On the steppe? On what part of "the steppe": the Volga-Ural region of Yamna genesis?, the North Caucasus region of Maykop genesis?, the Altai region of Afanasevo?, the Western Dniepr regions of the complex overlay Kurgan/pre-Kurgan that is Sredny-Stog II?

Yes I'm "unaware" unless you are more specific and post a relevant informative link.

Notice that not all "Kurgan cultures" use Kurgan burial but, when they do, it is very telling.

When you are talking about CT influence you are probably talking of the small hybrid Usatovo culture, what is in fact a sign of the Kurgan pressure against Cucuteni, with groups already "switching sides" at the edges, in this case the southern edge (lower Dniester-Bug area, which can hardly be considered "the steppe").

Maju said...

@Mike: Exactly which 500 years. You are not being specific at all, so I can't analyze your claim, which as far as I know is not correct.

Mike Thomas said...

Maju

Quite simply; hundreds of radiocarbon dates exist, calibrated and summarises. The kurgan phase was distinct and short- ~ 3000 BC To 2500. (!) {the odd one dating to 3050 doesn't change this}.

So if kurgans in Bulgaria and Hungary only date to 3000 at the earliest, how can they date in central germany to 3500 Bc, as per your original claim ?

Rokus said...

'I'm growing a bit sceptical about that method used in Figure 9'
However, according to graph 3 of Eurogenes' 'Pre- and Post-Kurgan Europe' I was right in two things:
1. Spain_EN and Baalberge_MN emerge are almost identical. LBK_EN apparently vanished due to an expansion of a Spain_EN-like population at the end of the Early Neolithic, consistent with the violence as observed in Schöneck-Kilianstädten and other LBK sites; Since these points cluster with Remedello_CA as well, this Neolithic component must have played a major role in Europe's cultural evolution towards the Middle Neolithic
2. Spain_EN resembles 'modern European' better than LBK_EN.
I gather that Lazaridis (2013)'s three-way model of inferred ancestral populations (EEF, ANE and WHG) to describe 'European' might work better using Spain_EN instead of EEF.

Mike Thomas said...

Oh about the "kurgan hiatus" in the steppe?
It oxxurred after the Skelia stage, during the Sredny Stih II stage (c. 4200-3900/800).

The "emergence of these constructions is inluenced by external impulses. The first one is connected development of the Balkan-Carpathian metallurgical province (Chernykh et al. 1991) and the shaping of an exchange system of prestige goods. The second one is connected to the new Pre-Maikop cultural system (settlements of Svobodnoe, Meshoko, etc.)"...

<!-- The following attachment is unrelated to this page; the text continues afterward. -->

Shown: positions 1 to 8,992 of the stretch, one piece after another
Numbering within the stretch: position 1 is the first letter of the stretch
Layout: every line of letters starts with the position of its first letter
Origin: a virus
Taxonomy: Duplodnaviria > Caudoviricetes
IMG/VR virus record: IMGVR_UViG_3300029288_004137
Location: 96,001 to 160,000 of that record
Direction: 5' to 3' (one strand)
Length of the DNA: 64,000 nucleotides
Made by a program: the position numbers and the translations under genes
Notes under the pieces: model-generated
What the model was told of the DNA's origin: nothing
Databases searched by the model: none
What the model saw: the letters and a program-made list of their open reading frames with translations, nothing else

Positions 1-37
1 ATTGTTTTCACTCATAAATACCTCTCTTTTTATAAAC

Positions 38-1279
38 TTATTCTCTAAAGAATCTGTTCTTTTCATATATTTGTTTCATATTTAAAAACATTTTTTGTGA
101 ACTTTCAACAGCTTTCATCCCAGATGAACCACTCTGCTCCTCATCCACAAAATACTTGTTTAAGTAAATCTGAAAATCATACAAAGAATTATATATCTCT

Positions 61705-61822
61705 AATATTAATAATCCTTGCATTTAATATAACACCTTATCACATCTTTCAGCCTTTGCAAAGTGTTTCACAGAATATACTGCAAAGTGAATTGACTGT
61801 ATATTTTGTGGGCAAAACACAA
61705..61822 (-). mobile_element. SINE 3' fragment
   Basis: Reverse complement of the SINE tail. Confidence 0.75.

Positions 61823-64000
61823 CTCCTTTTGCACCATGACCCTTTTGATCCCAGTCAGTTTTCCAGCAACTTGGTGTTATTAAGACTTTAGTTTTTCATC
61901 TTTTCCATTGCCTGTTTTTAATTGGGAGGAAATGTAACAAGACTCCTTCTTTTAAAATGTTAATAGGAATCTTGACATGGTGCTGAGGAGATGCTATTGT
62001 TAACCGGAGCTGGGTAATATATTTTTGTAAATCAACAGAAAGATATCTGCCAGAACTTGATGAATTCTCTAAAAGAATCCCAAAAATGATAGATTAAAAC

From "Eneolithic burial mounds in the Black Sea steppe from the first burial symbols to monumental ritual architecture". Y Rassamakin.

Simon_W said...

@ Maju

Alright, so you don't put much weight on the distribution of asterisk paragroups.

I just noticed that you discussed the same topic recently in another thread and checked your arguments there. So your main argument is the haplotype network.

However, all this shows is what haplotype clusters there are, and how they are distributed today. But all people with Z93 are descended from one single man who first had Z93, and it's hard to infer where this guy lived just based on the distribution of modern clusters. The clusters mean groups of related people. It's natural that they occur within geographical or ethnic/cultural units. But what do these say about the origin of the common ancestor? Imagine someone spilling out a bucket of water over a 3 dimensional landscape model with mountains, river valleys and cavities. The water flows down the mountains, through the river valleys and gets accumulated in the cavities in form of lakes. Now you study the distribution of these lakes. What do they reveal about the position of the guy who spilled out the water?

You can list and study where all the various, distinct branches of the haplotype network are found today, where the people having the haplotypes live, and where these clusters are „at home“. But this tells us very little about where the single man who was their progenitor, lived. Where the genetic stream flows to in the course of history is only partly determined by its origin. To a large part it depends from many other factors and also from chance.

What your list shows, is that Z93 is mostly an Asian R1a branch, as far as present-day distribution is concerned, and nobody would deny this.

But ancient DNA evidence strongly suggests that Z93 wasn't from West or South Asia:

The Corded Ware had basal M417, Sintashta had Z93, and Sintashta people were very similar to Corded people in the autosomes. The most parsimonious explanation for this would be: Sintashta Z93 is descended from Corded Ware M417. Of course this evidence doesn't prove beyond any unreasonable doubt that this connection holds true, but it's by far the most natural explanation.

According to the latest calculations, Asian centered Z93 split from European centered Z283 about 4000 BC, that's roughly the PIE time. So it's likely that the expansion of R-M417 was somehow connected with the IE expansion, especially given its connection with eastern Europe and Corded people.